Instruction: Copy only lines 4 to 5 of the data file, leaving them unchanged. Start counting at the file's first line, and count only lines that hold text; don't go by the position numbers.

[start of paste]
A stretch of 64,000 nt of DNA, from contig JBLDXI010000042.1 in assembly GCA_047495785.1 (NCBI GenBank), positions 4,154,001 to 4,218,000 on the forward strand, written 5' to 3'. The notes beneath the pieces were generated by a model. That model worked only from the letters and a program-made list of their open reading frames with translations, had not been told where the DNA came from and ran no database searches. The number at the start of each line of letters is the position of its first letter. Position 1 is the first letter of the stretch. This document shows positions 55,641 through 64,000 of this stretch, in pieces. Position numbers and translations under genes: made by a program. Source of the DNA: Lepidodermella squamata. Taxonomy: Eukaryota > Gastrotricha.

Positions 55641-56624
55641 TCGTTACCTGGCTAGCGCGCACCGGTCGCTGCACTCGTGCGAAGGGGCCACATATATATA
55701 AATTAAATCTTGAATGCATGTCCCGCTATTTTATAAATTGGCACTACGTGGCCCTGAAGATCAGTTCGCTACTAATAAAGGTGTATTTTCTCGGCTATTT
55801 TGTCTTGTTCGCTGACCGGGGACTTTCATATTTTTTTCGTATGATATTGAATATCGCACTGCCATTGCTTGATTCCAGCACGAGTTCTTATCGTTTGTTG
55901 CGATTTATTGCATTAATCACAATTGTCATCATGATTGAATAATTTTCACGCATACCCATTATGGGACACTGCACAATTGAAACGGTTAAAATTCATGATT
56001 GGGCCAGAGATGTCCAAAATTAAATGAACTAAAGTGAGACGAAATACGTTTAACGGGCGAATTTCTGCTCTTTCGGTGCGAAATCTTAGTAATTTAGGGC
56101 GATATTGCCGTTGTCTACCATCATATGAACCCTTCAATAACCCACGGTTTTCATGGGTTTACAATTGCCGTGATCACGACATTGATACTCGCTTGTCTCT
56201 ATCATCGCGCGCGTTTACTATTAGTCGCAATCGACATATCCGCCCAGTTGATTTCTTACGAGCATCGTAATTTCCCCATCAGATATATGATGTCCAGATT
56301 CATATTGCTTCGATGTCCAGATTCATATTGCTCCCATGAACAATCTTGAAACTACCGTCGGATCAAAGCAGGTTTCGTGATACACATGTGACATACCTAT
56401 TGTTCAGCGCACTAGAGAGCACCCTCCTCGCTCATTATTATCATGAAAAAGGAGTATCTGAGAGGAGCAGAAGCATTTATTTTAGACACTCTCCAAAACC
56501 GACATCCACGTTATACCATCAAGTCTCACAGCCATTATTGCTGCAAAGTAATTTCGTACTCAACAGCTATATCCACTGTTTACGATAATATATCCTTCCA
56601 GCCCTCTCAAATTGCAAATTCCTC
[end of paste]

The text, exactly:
55701 AATTAAATCTTGAATGCATGTCCCGCTATTTTATAAATTGGCACTACGTGGCCCTGAAGATCAGTTCGCTACTAATAAAGGTGTATTTTCTCGGCTATTT
55801 TGTCTTGTTCGCTGACCGGGGACTTTCATATTTTTTTCGTATGATATTGAATATCGCACTGCCATTGCTTGATTCCAGCACGAGTTCTTATCGTTTGTTG